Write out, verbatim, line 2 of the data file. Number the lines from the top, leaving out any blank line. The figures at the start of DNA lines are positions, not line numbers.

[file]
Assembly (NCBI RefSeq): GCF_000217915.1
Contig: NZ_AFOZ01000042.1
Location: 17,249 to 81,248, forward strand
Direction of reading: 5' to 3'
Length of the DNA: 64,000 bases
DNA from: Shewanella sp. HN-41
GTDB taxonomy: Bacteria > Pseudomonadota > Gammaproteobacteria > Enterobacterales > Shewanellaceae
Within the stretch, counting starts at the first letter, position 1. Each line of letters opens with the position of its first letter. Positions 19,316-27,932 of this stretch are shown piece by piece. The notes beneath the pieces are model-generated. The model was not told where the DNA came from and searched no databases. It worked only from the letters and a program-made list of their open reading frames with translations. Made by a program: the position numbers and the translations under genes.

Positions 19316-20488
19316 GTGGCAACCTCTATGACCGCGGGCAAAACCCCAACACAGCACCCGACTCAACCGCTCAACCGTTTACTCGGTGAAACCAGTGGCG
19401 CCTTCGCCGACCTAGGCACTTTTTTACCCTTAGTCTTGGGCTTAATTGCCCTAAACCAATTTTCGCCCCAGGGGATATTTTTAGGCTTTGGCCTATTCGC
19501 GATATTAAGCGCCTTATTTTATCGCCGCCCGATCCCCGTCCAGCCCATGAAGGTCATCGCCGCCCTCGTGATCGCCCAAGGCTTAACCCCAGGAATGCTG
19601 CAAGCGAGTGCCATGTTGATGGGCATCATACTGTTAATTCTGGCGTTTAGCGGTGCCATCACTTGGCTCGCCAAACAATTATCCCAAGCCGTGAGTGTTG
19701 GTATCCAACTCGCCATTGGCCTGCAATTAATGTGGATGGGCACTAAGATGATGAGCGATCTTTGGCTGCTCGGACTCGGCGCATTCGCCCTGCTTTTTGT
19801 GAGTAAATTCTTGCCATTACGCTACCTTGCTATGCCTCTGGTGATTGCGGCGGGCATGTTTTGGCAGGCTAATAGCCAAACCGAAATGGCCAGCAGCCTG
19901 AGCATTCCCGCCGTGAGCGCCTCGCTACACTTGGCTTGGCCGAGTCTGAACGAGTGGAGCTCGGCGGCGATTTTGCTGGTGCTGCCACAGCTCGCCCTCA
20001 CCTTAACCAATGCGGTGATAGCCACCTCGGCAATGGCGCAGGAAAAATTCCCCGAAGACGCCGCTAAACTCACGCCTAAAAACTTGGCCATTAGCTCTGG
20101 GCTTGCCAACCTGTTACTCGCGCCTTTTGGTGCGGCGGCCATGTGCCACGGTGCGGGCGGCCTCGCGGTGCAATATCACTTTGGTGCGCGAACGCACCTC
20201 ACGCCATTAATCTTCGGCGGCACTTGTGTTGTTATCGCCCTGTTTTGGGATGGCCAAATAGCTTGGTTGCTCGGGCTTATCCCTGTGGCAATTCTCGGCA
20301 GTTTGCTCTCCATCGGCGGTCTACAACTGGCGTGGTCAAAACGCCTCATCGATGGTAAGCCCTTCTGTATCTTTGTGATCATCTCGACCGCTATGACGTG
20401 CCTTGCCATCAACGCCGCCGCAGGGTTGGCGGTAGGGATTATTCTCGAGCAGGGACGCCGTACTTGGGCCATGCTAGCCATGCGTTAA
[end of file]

Contig: NZ_AFOZ01000042.1